IWD: Inspiring Women Who Embody the #ChooseToChallenge Spirit

IWD: Inspiring Women Who Embody the #ChooseToChallenge Spirit

Here at Love Leggings, we love any excuse to celebrate women and International Women’s Day (8th March) is one of our favourites. IWD is a global day celebrating the social, economic, cultural and political achievements of women. An important opportunity to celebrate the achievements of all women, increasing visibility for women’s issues and calling out inequality.

This year’s theme #ChooseToChallenge is a reminder that, individually, we're all responsible for our thoughts and actions - all day, every day. And a call to action: We can all choose to challenge and call out gender bias and inequality. We can all choose to seek out and celebrate women's achievements. And in doing so, we can all help create a more inclusive world.

As a woman, you learn to pick your battles; to stay quiet and protect yourself from physical or mental harm or from inconveniencing others. But sometimes, instead of staying quiet, brave people, people who have had enough, challenge the perpetrators head-on and incite change. This year we’ve been thinking about some of those brave women who embody the #ChooseToChallenge spirit and women that have created a tidal wave of change.


Malala Yousafzai

Malala was challenging authority from a young age. The daughter of an educational activist, she understood the value of education and spoke out against the Taliban who tried to deny girls an education. In 2008, she gave a speech entitled ‘How dare the Taliban take away my basic right to education?’ and blogged for the BBC on life under the Taliban’s threats (at just 11 years old!). As a result, she was targeted and shot by a gunman on her way home from school. Thankfully, she survived and has continued to speak out on the importance of education challenging world leaders to look at their own policies on education and women’s rights. She’s been an inspiring force for change and, in 2014, she became the youngest person ever to receive the Nobel Peace Prize.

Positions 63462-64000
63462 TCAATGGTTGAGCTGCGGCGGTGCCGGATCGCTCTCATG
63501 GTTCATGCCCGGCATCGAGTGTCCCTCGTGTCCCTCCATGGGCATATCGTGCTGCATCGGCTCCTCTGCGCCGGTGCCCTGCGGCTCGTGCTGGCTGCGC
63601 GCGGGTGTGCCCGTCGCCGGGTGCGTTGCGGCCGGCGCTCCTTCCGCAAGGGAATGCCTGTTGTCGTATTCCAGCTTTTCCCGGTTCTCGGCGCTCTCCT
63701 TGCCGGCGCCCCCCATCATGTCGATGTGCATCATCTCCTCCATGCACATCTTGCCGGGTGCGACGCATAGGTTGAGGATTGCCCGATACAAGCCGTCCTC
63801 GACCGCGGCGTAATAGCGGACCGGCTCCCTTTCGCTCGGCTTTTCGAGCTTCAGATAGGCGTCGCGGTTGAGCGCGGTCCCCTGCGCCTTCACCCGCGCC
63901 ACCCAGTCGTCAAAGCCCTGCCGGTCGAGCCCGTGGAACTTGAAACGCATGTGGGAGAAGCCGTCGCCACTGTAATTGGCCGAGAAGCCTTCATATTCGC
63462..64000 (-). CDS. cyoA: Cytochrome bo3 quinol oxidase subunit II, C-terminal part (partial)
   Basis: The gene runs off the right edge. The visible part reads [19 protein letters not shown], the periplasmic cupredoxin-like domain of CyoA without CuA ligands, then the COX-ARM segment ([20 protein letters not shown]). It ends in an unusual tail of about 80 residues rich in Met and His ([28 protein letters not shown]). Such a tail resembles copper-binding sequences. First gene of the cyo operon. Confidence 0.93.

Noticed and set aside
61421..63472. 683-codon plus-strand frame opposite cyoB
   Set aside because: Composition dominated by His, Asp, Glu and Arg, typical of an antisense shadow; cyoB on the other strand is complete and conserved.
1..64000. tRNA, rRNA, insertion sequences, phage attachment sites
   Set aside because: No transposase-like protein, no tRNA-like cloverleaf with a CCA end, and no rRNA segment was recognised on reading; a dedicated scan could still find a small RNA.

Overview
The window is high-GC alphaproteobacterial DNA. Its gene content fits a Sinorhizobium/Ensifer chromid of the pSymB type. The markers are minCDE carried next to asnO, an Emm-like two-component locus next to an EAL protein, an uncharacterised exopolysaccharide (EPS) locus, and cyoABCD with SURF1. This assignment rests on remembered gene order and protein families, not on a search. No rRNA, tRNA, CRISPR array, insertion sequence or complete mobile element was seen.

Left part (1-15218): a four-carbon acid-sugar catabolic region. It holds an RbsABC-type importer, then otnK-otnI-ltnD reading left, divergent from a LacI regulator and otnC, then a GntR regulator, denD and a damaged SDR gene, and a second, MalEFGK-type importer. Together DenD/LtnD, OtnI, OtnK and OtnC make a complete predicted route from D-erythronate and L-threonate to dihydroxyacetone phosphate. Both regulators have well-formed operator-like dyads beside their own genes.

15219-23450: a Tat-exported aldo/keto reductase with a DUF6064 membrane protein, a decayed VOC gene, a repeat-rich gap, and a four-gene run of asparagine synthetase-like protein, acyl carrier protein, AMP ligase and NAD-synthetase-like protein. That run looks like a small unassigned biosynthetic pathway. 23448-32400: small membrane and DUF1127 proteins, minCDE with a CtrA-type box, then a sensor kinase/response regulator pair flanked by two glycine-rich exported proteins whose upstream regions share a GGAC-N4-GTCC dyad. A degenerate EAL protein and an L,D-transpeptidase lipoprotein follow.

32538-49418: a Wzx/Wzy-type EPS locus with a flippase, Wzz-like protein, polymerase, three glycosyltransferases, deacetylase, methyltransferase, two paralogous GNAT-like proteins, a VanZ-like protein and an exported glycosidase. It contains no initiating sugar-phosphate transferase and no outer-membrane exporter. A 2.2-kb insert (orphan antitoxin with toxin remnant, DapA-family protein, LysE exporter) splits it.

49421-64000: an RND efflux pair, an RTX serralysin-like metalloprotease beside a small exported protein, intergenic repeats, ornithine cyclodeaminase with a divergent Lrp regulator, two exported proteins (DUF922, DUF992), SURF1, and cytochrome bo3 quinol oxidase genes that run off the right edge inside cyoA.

Twitter | InstagramWebsite 


Ruth Bader Ginsburg

As the second women to ascend to the Supreme court in 1993, Ruth Bader Ginsburg fought tirelessly to give a voice to the voiceless and protect the marginalised.

We’ve been inspired by her courageous stand in the face of sexism, including having to explain to the dean of Harvard Law School (which she attended in 1957) why she’d enrolled in university and taken the place of a man. And, inspired by these experiences, she went on to cofound the American Civil Liberties Union’s Women’s Rights Project.

Sadly, RBG died in 2020, however, her work as a member of the US Supreme Court speaking up for women, minorities and the LGBTQ community, has made her a pop-culture sensation. And her legacy lives on in the generations of female lawyers she inspired.


Princess Diana

While her personal life was a weekly source of tabloid fodder, she found a way to make her public life a source for good. On top of a litany of Royal responsibilities, Princess Diana was a remarkable fundraiser, linked to over 100 charities. Her most inspiring moments were immortalised forever, not just by the press, but in the immense changes they created in their wake.

One great example of Princess Diana ability to challenge people’s perceptions was in 1987. When she became the first high-profile celebrity to shake hands with patients with AIDS. Challenging the belief that the virus could be transmitted through touch. She was used her position as Princess of Wales – the most famous woman in the world – to challenge everyone to educate themselves; to find their compassion and to reach out to those who need help instead of pushing them away.


Amika George